Most Campylobacter infections in humans are sporadic cases, often connected to private households. Chicken meat is believed to be the main source of human exposure to Campylobacter and there are significant risks of cross-contamination when handling Campylobacter-contaminated chicken in the kitchen. One post-harvest preventive measure to reduce Campylobacter concentrations on chicken meat is freezing.
This study examined survival of different sequence types of C. jejuni during freezing and risk factors during handling of C. jejuni–contaminated chicken meat in the kitchen. Chicken fillets were artificially contaminated before freezing with two different sequence types of C. jejuni (ST-257 and ST-918), at concentrations in the meat of 4.1 log10 CFU/g (low) and 5.3 log10 CFU/g (high). Risk factors in the kitchen were assessed by swabbing gloves before and after washing, to simulate hands before and after washing. Utensils such as scissors and forceps used for cutting were also sampled, while a cutting board was sampled twice to simulate before and after wiping.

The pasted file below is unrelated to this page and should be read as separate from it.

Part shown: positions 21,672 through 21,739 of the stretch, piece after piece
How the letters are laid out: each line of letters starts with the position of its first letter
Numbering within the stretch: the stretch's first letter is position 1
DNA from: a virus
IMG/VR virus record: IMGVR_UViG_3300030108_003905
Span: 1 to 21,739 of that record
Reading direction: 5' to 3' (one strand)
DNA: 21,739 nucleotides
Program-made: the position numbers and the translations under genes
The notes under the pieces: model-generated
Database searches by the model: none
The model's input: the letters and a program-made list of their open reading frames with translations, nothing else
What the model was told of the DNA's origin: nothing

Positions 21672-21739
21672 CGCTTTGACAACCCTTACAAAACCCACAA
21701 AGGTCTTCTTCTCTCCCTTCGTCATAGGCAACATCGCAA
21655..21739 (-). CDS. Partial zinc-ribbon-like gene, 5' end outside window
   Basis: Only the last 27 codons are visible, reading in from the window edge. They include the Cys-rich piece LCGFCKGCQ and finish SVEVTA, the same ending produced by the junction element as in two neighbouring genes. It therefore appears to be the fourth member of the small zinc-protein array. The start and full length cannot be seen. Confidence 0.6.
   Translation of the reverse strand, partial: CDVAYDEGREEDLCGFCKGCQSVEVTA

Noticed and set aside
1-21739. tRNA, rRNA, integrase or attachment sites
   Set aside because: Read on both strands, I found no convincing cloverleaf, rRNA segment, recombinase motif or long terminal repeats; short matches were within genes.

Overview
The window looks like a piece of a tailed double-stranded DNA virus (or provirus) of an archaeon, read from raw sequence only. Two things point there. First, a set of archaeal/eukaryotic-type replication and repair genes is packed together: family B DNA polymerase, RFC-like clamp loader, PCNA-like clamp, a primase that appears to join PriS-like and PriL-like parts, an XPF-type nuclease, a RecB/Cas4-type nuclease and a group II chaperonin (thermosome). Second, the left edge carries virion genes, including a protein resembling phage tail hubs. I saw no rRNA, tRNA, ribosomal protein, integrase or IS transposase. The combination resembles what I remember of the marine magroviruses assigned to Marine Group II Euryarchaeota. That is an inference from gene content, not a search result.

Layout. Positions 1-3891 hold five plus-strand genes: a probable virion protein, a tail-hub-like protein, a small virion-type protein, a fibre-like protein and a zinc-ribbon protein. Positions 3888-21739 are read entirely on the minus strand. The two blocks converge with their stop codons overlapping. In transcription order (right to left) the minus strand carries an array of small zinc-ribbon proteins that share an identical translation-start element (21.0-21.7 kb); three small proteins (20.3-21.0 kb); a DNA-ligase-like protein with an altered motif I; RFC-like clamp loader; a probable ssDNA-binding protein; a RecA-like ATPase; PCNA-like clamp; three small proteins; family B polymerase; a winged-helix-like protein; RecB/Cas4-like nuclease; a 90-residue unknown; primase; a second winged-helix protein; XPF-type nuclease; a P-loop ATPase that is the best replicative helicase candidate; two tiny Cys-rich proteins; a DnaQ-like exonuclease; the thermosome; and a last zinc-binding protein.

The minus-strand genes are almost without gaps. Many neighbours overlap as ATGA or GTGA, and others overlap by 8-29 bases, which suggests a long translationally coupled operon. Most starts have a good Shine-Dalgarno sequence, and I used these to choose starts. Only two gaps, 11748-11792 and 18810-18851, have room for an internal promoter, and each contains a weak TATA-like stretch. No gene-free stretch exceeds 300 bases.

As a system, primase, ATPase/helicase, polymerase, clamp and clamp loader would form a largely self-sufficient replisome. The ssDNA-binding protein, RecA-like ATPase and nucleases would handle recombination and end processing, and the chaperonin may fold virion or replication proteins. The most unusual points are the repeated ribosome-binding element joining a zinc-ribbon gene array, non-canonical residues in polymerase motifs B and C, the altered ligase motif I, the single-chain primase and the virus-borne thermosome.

The greatest decrease in Campylobacter concentrations in the freezer occurred in the first four days and the decrease then flattened off. After 49 days in the freezer, concentrations on meat contaminated with high and low levels of ST-257 decreased by 2.0 log10 CFU/g and 1.5 log10 CFU/g, respectively, while concentrations on chicken meat contaminated with a high and low level of ST-918 decreased by 1.0 log10 CFU/g and 0.7 log10 CFU/g, respectively. Campylobacter was isolated from all simulated environmental samples. The highest load in the environment of both sequence types was unwashed gloves and the first sampling of the unwiped cutting board. Transfer from gloves and the cutting board was lower after washing/wiping, but high concentrations (≥2 log10 CFU/mL rinse fluid) of Campylobacter persisted for all samples contaminated with ST-918 and for 18 of 20 samples contaminated with ST-257.
In conclusion, there are differences between Campylobacter sequence types in their ability to withstand freezing stress and Campylobacter remaining on hands after washing and on cutting boards after wiping is a likely source of cross-contamination in the kitchen.
Link to the publication
Eriksson D, Råhlén E, Bergenkvist E, Skarin M, Rydén J, Hansson I. 2023. Survival of Campylobacter jejuni in frozen chicken meat and risks associated with handling contaminated chicken in the kitchen. Food Control 145, 109471.